If you have not had much house painting experience and are planning on painting the interior of your house yourself, read on. Follow these simple tips used by professional house painters to get great looking results.

  1. The Paint
    Acrylic and enamel paints come with satin or semi-gloss finishes which are popular for interior residential painting of walls in high traffic areas. For more formal locations matt or low sheen finishes are available. For ceilings, professional interior painting services use paints called “ceiling whites” which are specially formulated to cover surface imperfections. All these water–based paints dry quickly, are simple to apply, have less odour and the clean-up is with water. Use solvent-based enamel paints where a tougher finish which can withstand frequent cleaning is required, like for doors, windows and trim.
  2. How Much Paint
    One litre of paint covers roughly 16 square metres of interior painting surface, less if the surface is rough or porous. Remember if you are applying two coats to double your figure. Colours can vary from can to can so mix several cans together in a large bucket to achieve a uniform colour. Be sure to mix from bottom to top, not just round and round.
  3. Preparing the Space for Painting
    Before starting, remove all your furniture, and tape cotton drop cloths to the floor. Clean up any spills immediately using paper towels or rags.
  4. Painting Interior Trim.
    Use a fine-grit sanding sponge to sand the trim smooth, then vacuum and wipe with a tack cloth. Tape the wall edges with an easy to remove tape and apply the paint using the best quality brush you can afford. Allow to dry for at least 24-hours, and repeat the procedure to achieve a perfectly smooth surface. For badly deteriorated paintwork you may need to strip down to the bare wood using a chemical paint stripper or an electric hot air stripping gun. When the paint is completely dry run a very sharp knife along the edge of the tape, to break the seal the paint will have made, to make tape removal clean and easy.
  5. Painting Ceilings
    Use a threaded roller with an extension pole and a specialised ceiling paint. Work from the darkest corner to the lightest. Try to avoid overlapping and get as close as you can to the walls and fixtures and then finish the edges by hand.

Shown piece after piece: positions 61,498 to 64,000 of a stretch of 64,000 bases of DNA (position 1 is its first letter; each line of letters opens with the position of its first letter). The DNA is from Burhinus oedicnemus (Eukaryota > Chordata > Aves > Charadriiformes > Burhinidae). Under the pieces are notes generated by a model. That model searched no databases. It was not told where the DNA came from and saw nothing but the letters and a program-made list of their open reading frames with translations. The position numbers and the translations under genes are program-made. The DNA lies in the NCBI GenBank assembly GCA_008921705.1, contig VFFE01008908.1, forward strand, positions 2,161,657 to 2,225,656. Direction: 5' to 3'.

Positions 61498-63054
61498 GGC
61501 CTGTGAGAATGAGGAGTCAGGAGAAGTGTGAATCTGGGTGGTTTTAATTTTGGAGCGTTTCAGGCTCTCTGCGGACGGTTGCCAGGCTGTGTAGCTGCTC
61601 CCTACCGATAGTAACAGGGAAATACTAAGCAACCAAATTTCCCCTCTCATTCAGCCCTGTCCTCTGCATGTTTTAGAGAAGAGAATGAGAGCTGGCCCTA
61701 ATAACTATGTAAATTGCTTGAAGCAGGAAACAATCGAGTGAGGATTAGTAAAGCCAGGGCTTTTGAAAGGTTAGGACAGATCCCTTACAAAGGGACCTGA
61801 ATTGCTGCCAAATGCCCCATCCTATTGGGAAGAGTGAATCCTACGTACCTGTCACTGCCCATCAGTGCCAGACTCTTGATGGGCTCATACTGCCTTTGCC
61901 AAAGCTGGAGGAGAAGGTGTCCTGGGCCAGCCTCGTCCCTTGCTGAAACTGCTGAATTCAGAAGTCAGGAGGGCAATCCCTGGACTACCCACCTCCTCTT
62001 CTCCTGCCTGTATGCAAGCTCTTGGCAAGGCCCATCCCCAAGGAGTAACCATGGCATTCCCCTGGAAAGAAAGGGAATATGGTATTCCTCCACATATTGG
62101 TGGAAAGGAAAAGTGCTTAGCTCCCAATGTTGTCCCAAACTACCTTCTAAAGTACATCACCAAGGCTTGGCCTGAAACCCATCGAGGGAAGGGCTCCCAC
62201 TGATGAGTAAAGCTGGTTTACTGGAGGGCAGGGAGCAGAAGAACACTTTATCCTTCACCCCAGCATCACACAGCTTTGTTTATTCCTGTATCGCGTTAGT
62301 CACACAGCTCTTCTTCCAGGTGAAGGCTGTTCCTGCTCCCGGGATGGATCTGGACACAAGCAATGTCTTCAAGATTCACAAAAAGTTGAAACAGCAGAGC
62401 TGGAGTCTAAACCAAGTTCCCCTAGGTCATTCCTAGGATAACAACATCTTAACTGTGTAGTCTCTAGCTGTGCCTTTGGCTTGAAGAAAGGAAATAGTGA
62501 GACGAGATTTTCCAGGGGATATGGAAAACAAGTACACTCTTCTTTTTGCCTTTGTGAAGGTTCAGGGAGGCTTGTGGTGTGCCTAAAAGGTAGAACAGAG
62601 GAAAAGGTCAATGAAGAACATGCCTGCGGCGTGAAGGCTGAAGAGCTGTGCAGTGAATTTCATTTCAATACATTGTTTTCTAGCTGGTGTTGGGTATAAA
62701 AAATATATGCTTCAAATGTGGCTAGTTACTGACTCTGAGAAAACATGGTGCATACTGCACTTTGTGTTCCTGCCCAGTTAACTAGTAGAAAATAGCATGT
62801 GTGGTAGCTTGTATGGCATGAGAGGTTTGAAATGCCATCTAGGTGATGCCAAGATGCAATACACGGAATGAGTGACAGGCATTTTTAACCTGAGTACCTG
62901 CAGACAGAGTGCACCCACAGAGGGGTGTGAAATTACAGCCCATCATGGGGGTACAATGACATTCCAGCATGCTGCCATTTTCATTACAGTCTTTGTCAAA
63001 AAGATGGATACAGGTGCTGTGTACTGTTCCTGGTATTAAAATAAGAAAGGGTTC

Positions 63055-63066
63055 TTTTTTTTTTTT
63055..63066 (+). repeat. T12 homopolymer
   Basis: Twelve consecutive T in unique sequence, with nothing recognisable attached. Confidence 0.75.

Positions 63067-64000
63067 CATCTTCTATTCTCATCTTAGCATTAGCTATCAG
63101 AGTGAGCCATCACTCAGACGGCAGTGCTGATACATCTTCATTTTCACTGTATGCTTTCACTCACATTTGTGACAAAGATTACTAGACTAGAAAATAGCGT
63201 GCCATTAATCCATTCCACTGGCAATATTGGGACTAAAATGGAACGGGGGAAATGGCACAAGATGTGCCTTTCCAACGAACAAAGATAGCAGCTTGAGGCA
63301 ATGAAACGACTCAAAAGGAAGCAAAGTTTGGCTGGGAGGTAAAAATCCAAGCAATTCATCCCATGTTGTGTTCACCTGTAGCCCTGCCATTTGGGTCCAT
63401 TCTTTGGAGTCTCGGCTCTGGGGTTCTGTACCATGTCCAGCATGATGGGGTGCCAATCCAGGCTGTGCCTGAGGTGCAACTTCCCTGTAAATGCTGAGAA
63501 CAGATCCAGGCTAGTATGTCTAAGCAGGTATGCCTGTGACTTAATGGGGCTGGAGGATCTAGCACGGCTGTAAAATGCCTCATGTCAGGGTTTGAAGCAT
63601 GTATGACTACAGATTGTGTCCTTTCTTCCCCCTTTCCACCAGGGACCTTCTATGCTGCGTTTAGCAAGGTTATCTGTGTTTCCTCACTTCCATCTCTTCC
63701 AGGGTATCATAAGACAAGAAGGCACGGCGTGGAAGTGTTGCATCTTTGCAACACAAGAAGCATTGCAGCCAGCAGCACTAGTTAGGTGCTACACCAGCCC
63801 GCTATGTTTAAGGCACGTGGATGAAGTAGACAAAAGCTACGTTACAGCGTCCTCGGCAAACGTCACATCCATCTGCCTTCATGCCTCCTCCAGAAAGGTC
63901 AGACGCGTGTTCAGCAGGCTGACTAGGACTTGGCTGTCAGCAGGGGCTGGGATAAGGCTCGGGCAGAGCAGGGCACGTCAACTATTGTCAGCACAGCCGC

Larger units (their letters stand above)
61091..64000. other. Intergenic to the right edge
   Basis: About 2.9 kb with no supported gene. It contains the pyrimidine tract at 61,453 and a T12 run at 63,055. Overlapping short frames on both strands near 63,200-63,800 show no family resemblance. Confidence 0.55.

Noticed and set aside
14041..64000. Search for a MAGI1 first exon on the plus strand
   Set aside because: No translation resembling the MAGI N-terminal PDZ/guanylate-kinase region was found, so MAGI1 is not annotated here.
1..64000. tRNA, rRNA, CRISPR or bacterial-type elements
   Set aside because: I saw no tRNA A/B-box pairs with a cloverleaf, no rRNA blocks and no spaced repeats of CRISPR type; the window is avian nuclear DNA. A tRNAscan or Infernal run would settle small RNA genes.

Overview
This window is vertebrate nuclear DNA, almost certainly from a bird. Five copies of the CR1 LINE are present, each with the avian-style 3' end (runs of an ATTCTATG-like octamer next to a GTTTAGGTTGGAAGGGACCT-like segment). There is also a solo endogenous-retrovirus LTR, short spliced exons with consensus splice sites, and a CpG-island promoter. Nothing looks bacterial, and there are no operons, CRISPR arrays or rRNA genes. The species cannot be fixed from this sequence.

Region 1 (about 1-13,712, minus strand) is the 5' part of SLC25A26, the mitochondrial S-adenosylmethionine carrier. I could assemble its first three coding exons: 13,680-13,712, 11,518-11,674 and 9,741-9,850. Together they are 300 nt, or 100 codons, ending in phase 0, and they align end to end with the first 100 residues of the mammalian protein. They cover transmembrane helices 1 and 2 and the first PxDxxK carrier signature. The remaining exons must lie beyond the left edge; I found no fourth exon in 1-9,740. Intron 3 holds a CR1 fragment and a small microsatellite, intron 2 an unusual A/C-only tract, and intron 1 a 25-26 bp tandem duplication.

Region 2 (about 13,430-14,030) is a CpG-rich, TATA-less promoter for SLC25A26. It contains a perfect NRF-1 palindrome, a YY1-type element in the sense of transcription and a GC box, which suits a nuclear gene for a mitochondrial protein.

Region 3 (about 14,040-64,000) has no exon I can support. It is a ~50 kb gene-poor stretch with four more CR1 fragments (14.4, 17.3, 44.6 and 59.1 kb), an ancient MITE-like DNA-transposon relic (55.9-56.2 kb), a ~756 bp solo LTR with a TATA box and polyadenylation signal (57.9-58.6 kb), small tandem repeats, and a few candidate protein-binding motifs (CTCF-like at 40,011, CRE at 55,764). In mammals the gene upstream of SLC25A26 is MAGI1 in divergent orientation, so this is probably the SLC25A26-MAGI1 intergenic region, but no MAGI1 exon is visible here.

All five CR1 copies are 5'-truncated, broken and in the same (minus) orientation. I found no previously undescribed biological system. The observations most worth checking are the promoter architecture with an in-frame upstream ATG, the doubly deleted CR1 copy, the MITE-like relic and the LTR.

6. Painting Walls
    Scrape away paint flakes and fill in cracks with filler and then sand. Take the time to apply a primer to filled patches to help avoid them showing up when the job is finished. Wash down dirty and greasy surfaces with sugar soap. Save time by using your paint from a large bucket rather than a pan. Dunk your roller into the bucket, roll it on the screen until it stops dripping, and apply the paint as quickly and evenly as possible to achieve a uniform coverage.  Work systematically rolling the full height of the wall with each stroke and try to maintain a wet edge to avoid ugly overlaps. Reload frequently to keep your roller at least half loaded at all times. Interior painters always make sure that the open side of the frame faces towards the part already painted to decrease ridging.
  7. Finishing
    Professional house painters use a small 3-inch roller with the same nap as the big one to immediately roller over the parts along the edges or around fixtures where paint has to be applied with a brush. This helps to achieve a consistent surface texture.
  8. Call in the Professionals
    If this all seems like too much hassle, interior painting specialists are an affordable and fast way to get your home’s interior painted to a professional standard. Check out yellow.co.nz’s listings for house painters to find a reputable company near you.

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